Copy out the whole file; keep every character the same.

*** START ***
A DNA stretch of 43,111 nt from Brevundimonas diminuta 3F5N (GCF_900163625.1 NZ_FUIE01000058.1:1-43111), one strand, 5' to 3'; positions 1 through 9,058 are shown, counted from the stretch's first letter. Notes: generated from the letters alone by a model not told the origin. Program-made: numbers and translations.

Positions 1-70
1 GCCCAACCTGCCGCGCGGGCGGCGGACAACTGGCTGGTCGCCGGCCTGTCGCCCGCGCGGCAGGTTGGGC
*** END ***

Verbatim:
A DNA stretch of 43,111 nt from Brevundimonas diminuta 3F5N (GCF_900163625.1 NZ_FUIE01000058.1:1-43111), one strand, 5' to 3'; positions 1 through 9,058 are shown, counted from the stretch's first letter. Notes: generated from the letters alone by a model not told the origin. Program-made: numbers and translations.

Positions 1-70
1 GCCCAACCTGCCGCGCGGGCGGCGGACAACTGGCTGGTCGCCGGCCTGTCGCCCGCGCGGCAGGTTGGGC